Who doesn’t love a good wine party? We think wine parties are the best way to learn about wine, and wine for food. With that in mind, we bring you Wine Party of the Month, a monthly article detailing wine and food recommendations from one wine varietal or region. Each article suggests three categories of wine that will pair beautifully with food (seasonal recipes included). All wines are likely to be found in your local wine shop for a range of prices. Grab your friends, take our recommendations, and throw your own Wine Party of the Month! Be sure to take pictures and tag us @Wine_4_Food.
It’s holiday time! With office parties, friend soirees, and family festivities abound, how do we find time to throw a party of our own? Here’s how. Keep it short. Serve small bites. And choose Champagne!
We have designed a cocktail get together that works as a post-work and a pre-other-party party. Or simply invite your friends by for a couple of quick glasses of bubbly before their midnight online shopping spree. We’ve also included good, less expensive bottles for those who don’t want to break the bank ($35-$50/bottle).
What’s so exciting about Champagne? Well, in my opinion, everything. It tastes incredible on its own. It’s perfect all day long (think brunch, midday pool treat, cocktail hour, apéritif, dinner, dessert, late night—it all works). It’s sexy, sophisticated, dresses everything up, and feels like a million bucks.
It’s also made with impeccable care, strictly regulated, and crafted by experts. Champagne is sparkling wine from the historic province of Champagne, France. Governed by European law and the Appellation d’Origine Controlée (AOC), Champagne is produced and manufactured in the or the méthode traditionnelle (traditional method) which includes a two-step fermentation process. Making Champagne is complicated and precise, but here is the gist. First, a dry and acidic still wine base is created, much like other wines and blended to achieve the desired flavors (from other vintages and plots). Next, the wine is topped off with tirage. This wine, sugar, and yeast mixture is used to varying amounts to balance the acidity of the base wine. More importantly, the tirage is added to encourage the second fermentation process which occurs within each bottle. In the bottles, yeast consumes the sugar and releases alcohol and carbon dioxide. Voila…bubbles. The wine is aged from 15 months to many years. After the aging process, the yeast sediment is moved to the neck of the bottle through a process called riddling, it’s then frozen, and discarded. The final bottle of sparkling wine can then be topped off with sweet liqueur known as dosage aka liqueur d’expedition. All of this is why Champagne is so expensive. And worth it.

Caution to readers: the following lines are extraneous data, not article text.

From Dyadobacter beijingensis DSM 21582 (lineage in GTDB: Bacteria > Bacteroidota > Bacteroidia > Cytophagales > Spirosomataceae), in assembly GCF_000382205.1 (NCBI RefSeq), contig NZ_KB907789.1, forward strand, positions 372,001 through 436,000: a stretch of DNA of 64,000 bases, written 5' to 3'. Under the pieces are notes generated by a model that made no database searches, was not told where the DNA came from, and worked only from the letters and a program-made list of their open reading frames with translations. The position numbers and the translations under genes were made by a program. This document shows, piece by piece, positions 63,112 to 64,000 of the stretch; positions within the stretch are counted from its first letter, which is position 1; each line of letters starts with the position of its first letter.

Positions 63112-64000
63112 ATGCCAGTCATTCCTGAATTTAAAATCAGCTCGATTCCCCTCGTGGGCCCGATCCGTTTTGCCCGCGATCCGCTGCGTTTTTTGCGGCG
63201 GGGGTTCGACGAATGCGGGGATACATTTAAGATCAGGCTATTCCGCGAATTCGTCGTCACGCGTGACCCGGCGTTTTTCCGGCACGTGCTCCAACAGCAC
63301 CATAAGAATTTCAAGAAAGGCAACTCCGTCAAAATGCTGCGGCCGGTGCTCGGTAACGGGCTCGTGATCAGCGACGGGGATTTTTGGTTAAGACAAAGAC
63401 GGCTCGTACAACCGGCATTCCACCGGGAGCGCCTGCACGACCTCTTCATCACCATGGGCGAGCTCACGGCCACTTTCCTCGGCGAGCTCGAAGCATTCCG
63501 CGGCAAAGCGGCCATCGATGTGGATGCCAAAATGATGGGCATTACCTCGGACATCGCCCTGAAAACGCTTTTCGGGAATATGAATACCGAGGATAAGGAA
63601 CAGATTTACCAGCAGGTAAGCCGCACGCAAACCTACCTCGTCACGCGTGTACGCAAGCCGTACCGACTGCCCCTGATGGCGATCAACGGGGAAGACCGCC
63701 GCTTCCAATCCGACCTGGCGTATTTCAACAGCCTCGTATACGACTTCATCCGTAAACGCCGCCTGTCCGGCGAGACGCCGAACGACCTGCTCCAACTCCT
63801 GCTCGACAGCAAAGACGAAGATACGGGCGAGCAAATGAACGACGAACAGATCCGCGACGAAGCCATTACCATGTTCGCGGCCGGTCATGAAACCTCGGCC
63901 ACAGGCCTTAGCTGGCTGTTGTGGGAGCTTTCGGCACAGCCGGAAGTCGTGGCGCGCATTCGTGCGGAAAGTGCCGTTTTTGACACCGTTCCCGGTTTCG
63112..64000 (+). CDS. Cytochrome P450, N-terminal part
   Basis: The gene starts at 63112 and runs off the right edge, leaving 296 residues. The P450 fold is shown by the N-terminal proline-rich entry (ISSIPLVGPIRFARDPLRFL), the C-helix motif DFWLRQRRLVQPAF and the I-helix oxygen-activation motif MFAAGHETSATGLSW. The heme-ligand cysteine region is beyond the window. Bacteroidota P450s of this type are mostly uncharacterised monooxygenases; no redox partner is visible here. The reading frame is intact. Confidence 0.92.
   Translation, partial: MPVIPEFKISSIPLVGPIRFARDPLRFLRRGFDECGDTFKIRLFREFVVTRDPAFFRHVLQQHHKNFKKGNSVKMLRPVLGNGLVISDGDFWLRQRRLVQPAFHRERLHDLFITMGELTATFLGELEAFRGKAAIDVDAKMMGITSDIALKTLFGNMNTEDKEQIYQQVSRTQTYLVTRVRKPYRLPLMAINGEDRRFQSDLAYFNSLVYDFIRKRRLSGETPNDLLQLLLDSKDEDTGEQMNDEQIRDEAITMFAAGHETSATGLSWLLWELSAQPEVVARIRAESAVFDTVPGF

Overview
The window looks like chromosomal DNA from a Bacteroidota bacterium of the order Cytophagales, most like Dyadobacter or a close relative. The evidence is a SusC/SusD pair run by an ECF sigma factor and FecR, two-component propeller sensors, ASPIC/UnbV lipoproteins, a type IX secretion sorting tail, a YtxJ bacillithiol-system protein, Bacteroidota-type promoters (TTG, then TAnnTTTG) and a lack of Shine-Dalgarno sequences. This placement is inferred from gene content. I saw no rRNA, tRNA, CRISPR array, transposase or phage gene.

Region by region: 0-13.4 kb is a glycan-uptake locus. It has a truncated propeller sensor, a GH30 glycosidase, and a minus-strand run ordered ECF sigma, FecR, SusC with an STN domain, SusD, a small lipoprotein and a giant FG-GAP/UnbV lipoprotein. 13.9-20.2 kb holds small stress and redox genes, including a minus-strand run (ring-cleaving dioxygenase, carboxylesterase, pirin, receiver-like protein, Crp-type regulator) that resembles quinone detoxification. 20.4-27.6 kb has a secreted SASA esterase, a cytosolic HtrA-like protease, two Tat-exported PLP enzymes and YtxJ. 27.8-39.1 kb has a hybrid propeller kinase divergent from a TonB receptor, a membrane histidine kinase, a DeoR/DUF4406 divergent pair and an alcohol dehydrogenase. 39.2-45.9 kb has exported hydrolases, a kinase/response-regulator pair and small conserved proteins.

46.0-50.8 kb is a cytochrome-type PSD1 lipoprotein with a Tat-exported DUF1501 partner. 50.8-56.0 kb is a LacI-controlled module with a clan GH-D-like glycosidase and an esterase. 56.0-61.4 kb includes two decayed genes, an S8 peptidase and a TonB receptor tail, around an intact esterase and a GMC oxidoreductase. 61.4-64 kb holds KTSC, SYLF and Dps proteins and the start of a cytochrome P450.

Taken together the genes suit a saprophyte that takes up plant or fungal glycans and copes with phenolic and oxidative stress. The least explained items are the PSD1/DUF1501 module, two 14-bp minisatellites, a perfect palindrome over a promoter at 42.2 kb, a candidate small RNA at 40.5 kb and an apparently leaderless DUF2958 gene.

For more on Champagne 101, see “Take a Sip of The Devil’s Wine, aka Champagne.”
What you need to know about Champagne
• All true Champagne comes from the Champagne region of France
• The region’s soil is predominantly limestone producing a mineral flavor
• Made primarily of three grapes: Chardonnay, Pinot Noir, Pinot Meunier
• Bubbles are created in a second fermentation process that occurs inside each bottle
• Aged in extra thick bottles to protect the wines from exploding
• All Champagne must be aged at least 15 months
• Most non-vintage Champagnes are brut (dry)
• Cuvée means first pressed and is the best juice. These are matured for at least three years.
• Amazing with food. Its high acid content, crisp and clean flavor, and bubbles cleanse the palate. It matches delicate food and cuts through buttery bites.
• Pairs well with breakfast foods, poultry, lobster, foie gras, caviar, sushi, fried foods, and light baked goods such as buttery cookies and apple tarts.
Champagne Tasting Note
Champagne is generally medium-bodied and light gold in color with tight, rising bubbles. Typical aromas are of stone fruit, apple, honey, brioche, and toast. On the palate, Champagne flavors are often citrus, white flower, honey, green apple, bread, yeast, biscuit, and caramel (if it has been aged in barrels). Acid is high, and sweetness ranges from: